Breast cancer, Chronic Illness, Chronic Pain

The Picture of Health

Featured Photo: Nathaniel T. Schultz Photography, Minneapolis.

 

Below is the picture I took the day after mammograms, ultrasounds and a biopsy. It is also the ‘before’ picture; before the official breast cancer pathology report and more than a year of treatments.

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It is my first ‘before’ picture. Before the official breast cancer pathology report came back, before having chemotherapy, before the bilateral mastectomy, before weeks of radiation, and before I would have a year of immunotherapy treatment. Before basically living at the clinic and knowing the names of so many people taking care of me the best they could. I knew that I would end up taking pictures along the cancer treatment road. I knew I was not going to ever be the same, physically or mentally.

Looking through my Facebook feed one day, I came across one of the photographers I had been “following”. His name is Nate Schultz. My daughter had previously modeled for him and I had been following his work since; beautiful, original artistic work. Nearing the end of my cancer treatment days, he posted a black and white photographic composition of his which I really found unique and particularly intriguing. It was an artistic nude photo of a subject that looked to be young and seemingly healthy, which is beautiful in and of itself. The photograph is burned in my mind. It got me thinking more about the human body and the appreciation for the bodies of different ages, not just the coveted beautiful bodies of childbearing-aged women. I tried to google pictures of older nude models and candid nudes of people from around the world, National Geographic type pictures. I ended up frustrated with how little my searches had turned up. Maybe I wasn’t searching enough?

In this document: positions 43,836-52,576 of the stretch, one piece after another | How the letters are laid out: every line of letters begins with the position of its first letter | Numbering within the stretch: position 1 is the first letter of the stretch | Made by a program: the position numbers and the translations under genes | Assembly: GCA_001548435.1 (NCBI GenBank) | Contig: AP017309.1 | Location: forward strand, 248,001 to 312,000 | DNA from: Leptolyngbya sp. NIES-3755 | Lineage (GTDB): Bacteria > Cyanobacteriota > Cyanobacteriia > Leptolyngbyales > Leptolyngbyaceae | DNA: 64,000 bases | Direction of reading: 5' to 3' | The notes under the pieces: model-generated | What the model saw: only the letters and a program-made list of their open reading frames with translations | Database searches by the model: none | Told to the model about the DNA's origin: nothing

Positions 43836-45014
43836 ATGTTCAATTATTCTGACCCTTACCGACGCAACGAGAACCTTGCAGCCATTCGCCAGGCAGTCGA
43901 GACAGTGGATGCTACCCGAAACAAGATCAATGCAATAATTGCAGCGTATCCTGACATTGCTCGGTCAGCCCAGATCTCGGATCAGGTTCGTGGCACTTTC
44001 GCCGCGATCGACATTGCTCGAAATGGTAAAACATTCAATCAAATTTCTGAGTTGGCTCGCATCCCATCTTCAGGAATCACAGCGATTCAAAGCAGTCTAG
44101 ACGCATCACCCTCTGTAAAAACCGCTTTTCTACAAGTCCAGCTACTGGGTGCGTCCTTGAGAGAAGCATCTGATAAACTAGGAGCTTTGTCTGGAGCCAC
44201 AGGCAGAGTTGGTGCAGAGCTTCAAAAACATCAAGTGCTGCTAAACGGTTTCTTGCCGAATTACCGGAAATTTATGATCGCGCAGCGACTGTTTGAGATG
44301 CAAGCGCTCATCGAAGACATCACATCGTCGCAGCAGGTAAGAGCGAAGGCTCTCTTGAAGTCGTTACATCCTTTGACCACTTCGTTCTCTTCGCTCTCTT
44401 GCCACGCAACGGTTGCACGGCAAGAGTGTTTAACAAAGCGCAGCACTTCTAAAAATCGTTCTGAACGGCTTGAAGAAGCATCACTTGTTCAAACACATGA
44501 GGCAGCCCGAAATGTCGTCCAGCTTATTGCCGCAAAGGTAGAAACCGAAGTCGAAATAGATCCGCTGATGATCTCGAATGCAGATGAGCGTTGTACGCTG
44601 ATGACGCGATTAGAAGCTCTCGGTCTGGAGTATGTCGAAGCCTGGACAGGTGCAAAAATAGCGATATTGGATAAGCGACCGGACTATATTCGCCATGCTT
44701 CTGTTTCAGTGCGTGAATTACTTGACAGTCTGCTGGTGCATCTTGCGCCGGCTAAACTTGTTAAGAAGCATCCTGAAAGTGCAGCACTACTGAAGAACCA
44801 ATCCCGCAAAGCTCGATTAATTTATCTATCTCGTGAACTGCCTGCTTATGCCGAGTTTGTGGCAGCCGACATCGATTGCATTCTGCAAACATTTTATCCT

Still, I continue to hold that one particular photo of Nate’s in my mind. Of course I “liked” the photo on his Facebook page. (If you would like to see it, it is on the Facebook page of Nathanial T. Schultz Photography, the February 9, 2018 post.) I made this comment on that post:

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By this time, I had over a year of cancer treatment under my belt, a year lacking exercise, a year of personal growth and reform. My body transformed. And I was challenging both myself and Nate to embrace the change. To my delight and surprise, he extended an invitation with open arms. We would meet. We would create.

For real! I felt humbled, respected and impressed for the chance to have a subject like me be an example for others to see, as well as a reflection for me to see. I was upfront that I am no model, and I couldn’t pay him, which Nate was fine with. He was presenting it as a gift. He wanted me to be myself. I found it to be so accepting, comforting, and flattering. It was cause to trust him as an artist and a friend. Life hands us losses and hands us new joyful gifts. Opportunity is handed to you to do with it what you decide. Nate decided to take his talent and love for photography and make an opportunity to live with passion and encourage others’ passions.

We scheduled to meet up on a March winter’s day, the day before spring was to start. I drove the mini van up to the studio through the overcast 30+ degree, typical winter day to Minneapolis with a migraine hangover on board,  and a dragging fatigue. Inside, though, the energy climbed. Excitement and pride rose in anticipation of the new meeting and the opportunity to share my truth through new art. . I entered the old and worn building that has been dedicated to creativity and ascended the stairwell.

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Coincidentally, it was the last day before my final breast cancer treatment. Nate and I met with a hug, then shared stories about cancer: his loss of many loved ones, my cancer-free pathology report and how the cancer has changed me and my loved ones.

Like I said, I am no model and I feel even less so since my body’s immune system was taxed, my muscle strength deconditioned, my energy level sunk, my chest became a surgeon’s project, I gained more than 25 pounds and my hair is growing in curly from the chemotherapy. It is an awkward duckling transformation from what I had gotten used to being.